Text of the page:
1202014 Informal Interpretation

Date:
Rule:
802.9
Staff:
Sheila Clark-Coleman
Response/Comments:

Agree. MV concurs.

Question

From: (Redacted)
Sent: Friday, February 24, 20126:51 PM
To: Clark-Coleman, Sheila
Cc: (Redacted)
Subject: Investment purpose

Dear Sheila,

Thanks again very much for making time this afternoon to speak with us.

To summarize our discussion, we were calling with a question under the investment-only exemption, to confirm our understanding of the Premerger Notification Office's view with respect to prior informal interpretations and from discussions some of our colleagues had with you about a year ago with respect to a similar transaction. The key question is to confirm that the 802.9 exemption is available when the parties are not competitors within the US even if they may compete outside the US. There are several informal interpretations that relate to this question. The most directly on-point is Int. 0705006 (May 9, 2007).

That interpretation notes that the PNO takes the view that being a competitor creates a rebuttable presumption that the securities are not held solely for purposes of investment. However, it also confirmed that the exemption is available where there is no impact on US competition (the companies are not competitors within the US) and the other indicia that are inconsistent with the investment purpose are not present.

We have a case that is very similar to those described in the informal interpretation and in the discussion a year ago. In our most recent discussion on this topic, my colleagues described the acquisition of a 3-5% interest in a US public company by a non-US company. No board seat or observer rights were sought. There was no intent to influence or exert control over the target. The companies did have joint ventures together outside the United States. The companies also were both in the same business, and did compete outside the US. However, the acquiror had no US business and no US sales. In that case, you confirmed that the 802.9 exemption would be available.

The current transaction is similar, although it involves the acquisition of a stake in a non-US company. In this case, the interest to be acquired will be approximately 7%. Both companies are in the same business and compete in Europe for example. However, the target stopped exporting the competitive product to the US in the early 1990s and has no intention to restart sales in the US. Currently, under applicable US regulation, the target's products may not be imported into the US. The target does sell other products, some of which are inputs into the final competitive product. In fact, the target may and probably does sell components to the acquiror in a vendor/vendee relationship. (See Int. 0103013 (Mar. 25, 2001) (vendor-vendee relationship does not preclude use of 802.9)). However, the acquiror is not in the business of selling any competing components to third parties in the US.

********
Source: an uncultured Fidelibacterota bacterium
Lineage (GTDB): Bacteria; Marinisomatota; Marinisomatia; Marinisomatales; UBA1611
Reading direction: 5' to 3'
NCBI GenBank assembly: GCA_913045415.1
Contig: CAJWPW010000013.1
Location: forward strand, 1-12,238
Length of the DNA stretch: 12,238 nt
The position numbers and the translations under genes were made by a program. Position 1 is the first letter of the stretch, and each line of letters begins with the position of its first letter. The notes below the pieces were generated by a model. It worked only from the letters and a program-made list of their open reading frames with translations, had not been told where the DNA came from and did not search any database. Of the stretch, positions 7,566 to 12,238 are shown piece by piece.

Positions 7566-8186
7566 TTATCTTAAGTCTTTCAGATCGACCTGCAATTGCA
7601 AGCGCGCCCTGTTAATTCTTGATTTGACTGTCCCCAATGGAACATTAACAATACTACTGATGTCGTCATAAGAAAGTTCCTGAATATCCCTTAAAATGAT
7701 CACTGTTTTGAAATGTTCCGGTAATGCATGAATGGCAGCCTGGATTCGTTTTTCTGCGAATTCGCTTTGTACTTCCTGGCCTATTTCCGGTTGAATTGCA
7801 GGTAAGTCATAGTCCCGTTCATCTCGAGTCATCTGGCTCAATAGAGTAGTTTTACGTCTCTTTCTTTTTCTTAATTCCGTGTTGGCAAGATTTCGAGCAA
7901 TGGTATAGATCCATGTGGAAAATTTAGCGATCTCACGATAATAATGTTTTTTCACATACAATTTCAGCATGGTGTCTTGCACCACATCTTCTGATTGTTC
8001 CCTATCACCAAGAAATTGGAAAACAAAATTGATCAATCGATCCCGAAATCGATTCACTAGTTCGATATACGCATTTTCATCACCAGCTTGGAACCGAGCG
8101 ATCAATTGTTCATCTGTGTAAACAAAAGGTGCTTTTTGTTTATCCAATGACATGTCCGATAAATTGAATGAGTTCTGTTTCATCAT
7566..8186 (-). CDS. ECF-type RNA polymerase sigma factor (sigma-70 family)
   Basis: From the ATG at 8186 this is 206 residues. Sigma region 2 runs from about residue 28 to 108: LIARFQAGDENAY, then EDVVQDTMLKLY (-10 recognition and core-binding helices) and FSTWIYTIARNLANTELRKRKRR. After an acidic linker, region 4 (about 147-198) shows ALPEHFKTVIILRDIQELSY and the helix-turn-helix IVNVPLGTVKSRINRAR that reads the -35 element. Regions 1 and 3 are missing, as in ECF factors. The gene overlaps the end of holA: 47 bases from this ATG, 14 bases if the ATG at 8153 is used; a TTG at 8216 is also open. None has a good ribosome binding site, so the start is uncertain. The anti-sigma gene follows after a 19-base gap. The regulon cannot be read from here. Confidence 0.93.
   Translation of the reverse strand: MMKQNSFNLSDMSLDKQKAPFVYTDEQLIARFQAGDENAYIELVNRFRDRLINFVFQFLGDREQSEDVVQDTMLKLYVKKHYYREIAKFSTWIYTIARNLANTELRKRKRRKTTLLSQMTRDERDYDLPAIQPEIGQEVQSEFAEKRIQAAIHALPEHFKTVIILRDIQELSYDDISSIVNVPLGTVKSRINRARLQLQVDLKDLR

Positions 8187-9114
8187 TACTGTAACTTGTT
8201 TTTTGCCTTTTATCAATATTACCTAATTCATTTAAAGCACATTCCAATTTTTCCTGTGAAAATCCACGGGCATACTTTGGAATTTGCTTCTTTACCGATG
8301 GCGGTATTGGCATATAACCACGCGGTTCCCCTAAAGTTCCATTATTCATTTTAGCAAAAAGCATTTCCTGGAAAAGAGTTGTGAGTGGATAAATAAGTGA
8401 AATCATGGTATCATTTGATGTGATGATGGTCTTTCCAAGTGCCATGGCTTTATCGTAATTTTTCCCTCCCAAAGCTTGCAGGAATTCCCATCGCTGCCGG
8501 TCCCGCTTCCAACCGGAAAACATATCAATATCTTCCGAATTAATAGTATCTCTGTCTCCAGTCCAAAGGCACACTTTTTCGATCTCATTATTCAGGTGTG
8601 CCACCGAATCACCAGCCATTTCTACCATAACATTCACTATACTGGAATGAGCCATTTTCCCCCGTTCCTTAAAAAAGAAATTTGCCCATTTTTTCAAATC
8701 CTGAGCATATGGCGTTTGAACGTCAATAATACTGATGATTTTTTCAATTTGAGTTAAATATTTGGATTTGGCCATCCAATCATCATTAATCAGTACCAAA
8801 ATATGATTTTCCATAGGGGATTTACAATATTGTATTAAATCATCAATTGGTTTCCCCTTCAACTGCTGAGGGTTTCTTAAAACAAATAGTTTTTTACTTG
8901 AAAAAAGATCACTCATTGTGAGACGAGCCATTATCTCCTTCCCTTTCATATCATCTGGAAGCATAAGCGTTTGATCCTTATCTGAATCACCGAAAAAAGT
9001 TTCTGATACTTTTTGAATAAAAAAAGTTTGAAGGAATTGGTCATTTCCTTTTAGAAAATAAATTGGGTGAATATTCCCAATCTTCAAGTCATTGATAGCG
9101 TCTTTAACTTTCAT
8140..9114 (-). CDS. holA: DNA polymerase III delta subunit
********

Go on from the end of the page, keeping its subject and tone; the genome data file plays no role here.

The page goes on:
None of the other "disqualifiers" of 802.9 is present. The acquiror will not have a board seat or observer rights, will not propose corporate action or solicit proxies and has no intention to acquire control. There are no common directors or officers. proposing corporate action, no interlocking directors/officers.

As was the case in the other transaction we discussed, the parties do intend at around the same time to enter into a global alliance. The alliance contemplates the joint development of products for sale only outside the US. The parties also contemplate the creation of a corporate purchasing joint venture company, which will be subject to separate HSR analysis and will not implicate US competition issues as there will remain no overlap in the US. (See also Int. 9501007 (Jan 13, 1995) (co-ventures may qualify for 802.9)).

On this basis, we believe that the investment purpose exemption available under 802.9 will apply to the transaction and no HSR notification will be required. Please let us know if you concur, and do let us know if you have any additional questions.

About Informal Interpretations

Informal interpretations provide guidance from previous staff interpretations on the applicability of the HSR rules to specific fact situations. You should not rely on them as a substitute for reading the Act and the Rules themselves. These materials do not, and are not intended to, constitute legal advice.

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